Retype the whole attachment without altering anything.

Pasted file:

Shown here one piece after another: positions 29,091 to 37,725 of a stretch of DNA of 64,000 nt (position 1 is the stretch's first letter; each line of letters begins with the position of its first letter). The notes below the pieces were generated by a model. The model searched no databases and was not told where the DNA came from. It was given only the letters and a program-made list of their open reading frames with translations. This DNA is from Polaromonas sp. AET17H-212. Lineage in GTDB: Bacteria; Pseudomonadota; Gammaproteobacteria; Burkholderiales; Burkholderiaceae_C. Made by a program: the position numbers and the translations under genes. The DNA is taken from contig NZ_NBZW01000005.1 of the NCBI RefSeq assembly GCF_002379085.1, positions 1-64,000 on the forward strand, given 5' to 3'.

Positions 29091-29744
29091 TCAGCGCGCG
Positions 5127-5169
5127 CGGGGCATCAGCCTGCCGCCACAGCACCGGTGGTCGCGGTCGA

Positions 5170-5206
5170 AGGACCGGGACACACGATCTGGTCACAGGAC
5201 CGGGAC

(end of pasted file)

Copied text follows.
Shown here one piece after another: positions 29,091 to 37,725 of a stretch of DNA of 64,000 nt (position 1 is the stretch's first letter; each line of letters begins with the position of its first letter). The notes below the pieces were generated by a model. The model searched no databases and was not told where the DNA came from. It was given only the letters and a program-made list of their open reading frames with translations. This DNA is from Polaromonas sp. AET17H-212. Lineage in GTDB: Bacteria; Pseudomonadota; Gammaproteobacteria; Burkholderiales; Burkholderiaceae_C. Made by a program: the position numbers and the translations under genes. The DNA is taken from contig NZ_NBZW01000005.1 of the NCBI RefSeq assembly GCF_002379085.1, positions 1-64,000 on the forward strand, given 5' to 3'.

Positions 29091-29744
29091 TCAGCGCGCG
Positions 5127-5169
5127 CGGGGCATCAGCCTGCCGCCACAGCACCGGTGGTCGCGGTCGA

Positions 5170-5206
5170 AGGACCGGGACACACGATCTGGTCACAGGAC
5201 CGGGAC